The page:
I’m a poster boy for the space-time curve. I share a material world with these people, but I’m in another era. I hang out at the Blarney Castle on 72nd and Columbus—a buck for an ounce and a half shot; corned beef and cabbage with a boulder-sized boiled potato. The only dancing I see is the pas de deux as Tom the bartender rousts the geezers who have drunk up their Social Security checks.

I’m working at the Hotel Diplomat in a dance hall for Italian immigrants, downstairs from Le Jardin, the newest, hottest disco in town. The place has been open three weeks and already it’s in Page Six every day with a new celeb sighting. But up until a week ago I didn’t even know it existed.

One Saturday night I’m in the liquor room scraping rat hairs off the lemons when Lester, the night manager comes to the door. “You wanna work Le Jardin tonight?”

A dark guy in a white suit is standing at the door.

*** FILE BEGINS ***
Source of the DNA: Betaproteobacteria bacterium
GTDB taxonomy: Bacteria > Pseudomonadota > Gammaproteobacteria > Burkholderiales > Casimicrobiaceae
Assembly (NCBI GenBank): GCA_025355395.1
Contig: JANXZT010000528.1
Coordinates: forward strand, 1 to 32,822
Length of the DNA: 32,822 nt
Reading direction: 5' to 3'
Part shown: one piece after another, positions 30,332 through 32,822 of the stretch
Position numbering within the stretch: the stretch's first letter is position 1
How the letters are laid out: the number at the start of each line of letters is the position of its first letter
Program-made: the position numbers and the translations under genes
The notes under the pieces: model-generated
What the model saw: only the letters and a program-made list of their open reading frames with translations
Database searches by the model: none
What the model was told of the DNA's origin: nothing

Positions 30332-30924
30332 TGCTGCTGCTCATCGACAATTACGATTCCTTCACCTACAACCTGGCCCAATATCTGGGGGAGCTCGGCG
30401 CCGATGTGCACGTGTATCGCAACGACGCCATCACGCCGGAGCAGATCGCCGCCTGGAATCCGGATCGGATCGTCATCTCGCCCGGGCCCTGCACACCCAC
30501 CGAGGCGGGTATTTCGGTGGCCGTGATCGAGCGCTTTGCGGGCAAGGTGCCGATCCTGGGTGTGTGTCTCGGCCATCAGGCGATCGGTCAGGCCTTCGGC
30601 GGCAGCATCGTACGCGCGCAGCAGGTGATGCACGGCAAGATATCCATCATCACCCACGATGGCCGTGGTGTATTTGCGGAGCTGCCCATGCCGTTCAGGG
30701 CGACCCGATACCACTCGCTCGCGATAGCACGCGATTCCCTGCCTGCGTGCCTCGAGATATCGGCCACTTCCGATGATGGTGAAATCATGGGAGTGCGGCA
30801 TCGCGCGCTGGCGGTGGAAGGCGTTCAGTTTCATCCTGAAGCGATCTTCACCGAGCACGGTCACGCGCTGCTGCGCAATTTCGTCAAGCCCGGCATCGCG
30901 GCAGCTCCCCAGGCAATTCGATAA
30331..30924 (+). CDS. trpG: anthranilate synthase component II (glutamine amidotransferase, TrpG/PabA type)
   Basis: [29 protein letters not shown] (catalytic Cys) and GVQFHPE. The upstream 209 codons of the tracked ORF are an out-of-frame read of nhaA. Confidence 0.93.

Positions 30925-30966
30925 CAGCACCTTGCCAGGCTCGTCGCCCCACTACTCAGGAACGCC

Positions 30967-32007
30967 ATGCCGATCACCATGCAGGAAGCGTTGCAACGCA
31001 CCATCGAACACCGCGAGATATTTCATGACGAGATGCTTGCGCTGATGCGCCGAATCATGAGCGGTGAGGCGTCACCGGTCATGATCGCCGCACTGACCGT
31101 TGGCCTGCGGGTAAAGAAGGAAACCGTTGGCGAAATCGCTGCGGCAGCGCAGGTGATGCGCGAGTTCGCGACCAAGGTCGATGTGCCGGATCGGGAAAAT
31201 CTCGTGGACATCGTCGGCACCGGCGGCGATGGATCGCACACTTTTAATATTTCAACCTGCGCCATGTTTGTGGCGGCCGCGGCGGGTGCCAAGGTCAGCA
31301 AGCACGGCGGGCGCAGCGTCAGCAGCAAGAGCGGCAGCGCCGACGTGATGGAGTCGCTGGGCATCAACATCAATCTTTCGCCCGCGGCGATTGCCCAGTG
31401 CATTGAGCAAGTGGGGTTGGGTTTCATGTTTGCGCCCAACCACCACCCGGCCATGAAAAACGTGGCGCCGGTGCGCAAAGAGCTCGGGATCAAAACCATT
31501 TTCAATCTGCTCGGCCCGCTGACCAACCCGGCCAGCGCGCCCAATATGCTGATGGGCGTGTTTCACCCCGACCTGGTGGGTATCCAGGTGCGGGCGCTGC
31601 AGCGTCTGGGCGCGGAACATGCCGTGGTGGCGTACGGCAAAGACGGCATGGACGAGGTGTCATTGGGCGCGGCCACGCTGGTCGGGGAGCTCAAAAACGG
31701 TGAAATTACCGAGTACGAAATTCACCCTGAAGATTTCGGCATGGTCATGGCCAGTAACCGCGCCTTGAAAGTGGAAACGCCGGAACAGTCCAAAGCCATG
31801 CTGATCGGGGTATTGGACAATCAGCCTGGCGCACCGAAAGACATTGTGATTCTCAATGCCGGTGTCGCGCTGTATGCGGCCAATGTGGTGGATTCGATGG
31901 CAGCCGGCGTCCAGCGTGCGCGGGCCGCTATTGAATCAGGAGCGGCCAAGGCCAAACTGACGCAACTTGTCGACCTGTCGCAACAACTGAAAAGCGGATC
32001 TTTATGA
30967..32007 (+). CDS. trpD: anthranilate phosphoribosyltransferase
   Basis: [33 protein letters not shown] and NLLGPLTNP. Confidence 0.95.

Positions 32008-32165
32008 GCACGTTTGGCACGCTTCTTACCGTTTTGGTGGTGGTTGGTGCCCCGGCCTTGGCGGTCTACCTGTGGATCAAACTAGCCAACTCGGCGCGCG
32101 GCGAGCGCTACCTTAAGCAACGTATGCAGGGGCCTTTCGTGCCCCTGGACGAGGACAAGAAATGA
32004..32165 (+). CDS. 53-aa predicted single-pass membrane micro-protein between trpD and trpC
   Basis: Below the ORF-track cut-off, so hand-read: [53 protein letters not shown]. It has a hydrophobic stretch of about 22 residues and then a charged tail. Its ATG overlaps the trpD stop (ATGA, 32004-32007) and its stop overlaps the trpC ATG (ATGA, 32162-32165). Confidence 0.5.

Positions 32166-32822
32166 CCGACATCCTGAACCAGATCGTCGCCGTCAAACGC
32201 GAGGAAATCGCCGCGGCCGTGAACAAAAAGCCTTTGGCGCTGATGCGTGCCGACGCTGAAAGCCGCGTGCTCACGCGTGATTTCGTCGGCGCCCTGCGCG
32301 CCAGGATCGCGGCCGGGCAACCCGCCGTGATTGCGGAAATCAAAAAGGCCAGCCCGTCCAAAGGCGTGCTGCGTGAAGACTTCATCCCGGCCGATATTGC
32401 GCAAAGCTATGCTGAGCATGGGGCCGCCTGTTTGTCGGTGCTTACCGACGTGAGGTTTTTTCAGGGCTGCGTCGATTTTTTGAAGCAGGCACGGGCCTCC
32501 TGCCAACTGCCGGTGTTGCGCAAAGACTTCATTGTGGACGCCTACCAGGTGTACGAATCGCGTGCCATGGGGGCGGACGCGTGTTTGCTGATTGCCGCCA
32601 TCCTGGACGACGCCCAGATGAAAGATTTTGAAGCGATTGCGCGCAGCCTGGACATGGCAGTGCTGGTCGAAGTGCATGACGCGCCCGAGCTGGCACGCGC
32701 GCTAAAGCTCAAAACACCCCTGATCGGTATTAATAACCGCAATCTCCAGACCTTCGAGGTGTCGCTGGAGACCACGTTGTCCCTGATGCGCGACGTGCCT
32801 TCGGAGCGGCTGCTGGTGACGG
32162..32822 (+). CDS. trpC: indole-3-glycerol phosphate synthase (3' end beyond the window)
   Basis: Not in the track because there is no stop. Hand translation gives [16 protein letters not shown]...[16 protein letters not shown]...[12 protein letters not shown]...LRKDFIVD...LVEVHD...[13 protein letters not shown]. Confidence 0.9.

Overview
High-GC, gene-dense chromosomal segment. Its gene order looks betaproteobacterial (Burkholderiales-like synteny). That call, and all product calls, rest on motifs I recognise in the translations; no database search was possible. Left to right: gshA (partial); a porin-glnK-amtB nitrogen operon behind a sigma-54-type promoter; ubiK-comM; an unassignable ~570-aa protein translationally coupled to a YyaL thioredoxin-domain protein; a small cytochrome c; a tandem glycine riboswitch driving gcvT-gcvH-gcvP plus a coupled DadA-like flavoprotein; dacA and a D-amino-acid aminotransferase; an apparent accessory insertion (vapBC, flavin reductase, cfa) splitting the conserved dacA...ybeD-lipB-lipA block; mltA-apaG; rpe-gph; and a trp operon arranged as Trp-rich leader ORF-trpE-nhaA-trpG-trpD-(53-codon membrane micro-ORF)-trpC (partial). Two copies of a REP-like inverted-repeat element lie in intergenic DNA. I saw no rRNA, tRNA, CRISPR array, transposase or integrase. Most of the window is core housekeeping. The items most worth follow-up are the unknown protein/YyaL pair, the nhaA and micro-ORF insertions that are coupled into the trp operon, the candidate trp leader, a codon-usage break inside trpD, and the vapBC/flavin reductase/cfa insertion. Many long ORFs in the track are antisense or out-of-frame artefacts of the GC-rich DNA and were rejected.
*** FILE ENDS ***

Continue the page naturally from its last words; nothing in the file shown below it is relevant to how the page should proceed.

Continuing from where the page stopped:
“This is Mr. Addison,” Lester says.

Addison looks me up and down and is not impressed. “At least he’s young,” Addison says. “You’re going to make a lot of money tonight,” he says. “Don’t be greedy…”

In the elevator Lester confides: “The Saturday bartender Dennis got beat up at Riis Beach. I told them you could handle it…”

A narrow vestibule opens onto a room decorated with palm trees and potted ferns. The interior is white—white banquettes, white tables. Waiters on roller skates are laying out bowls of fruit and cheese. A guy with with a gelled goatee stops counting the bottles behind the bar.

“You from downstairs? What’s your name?”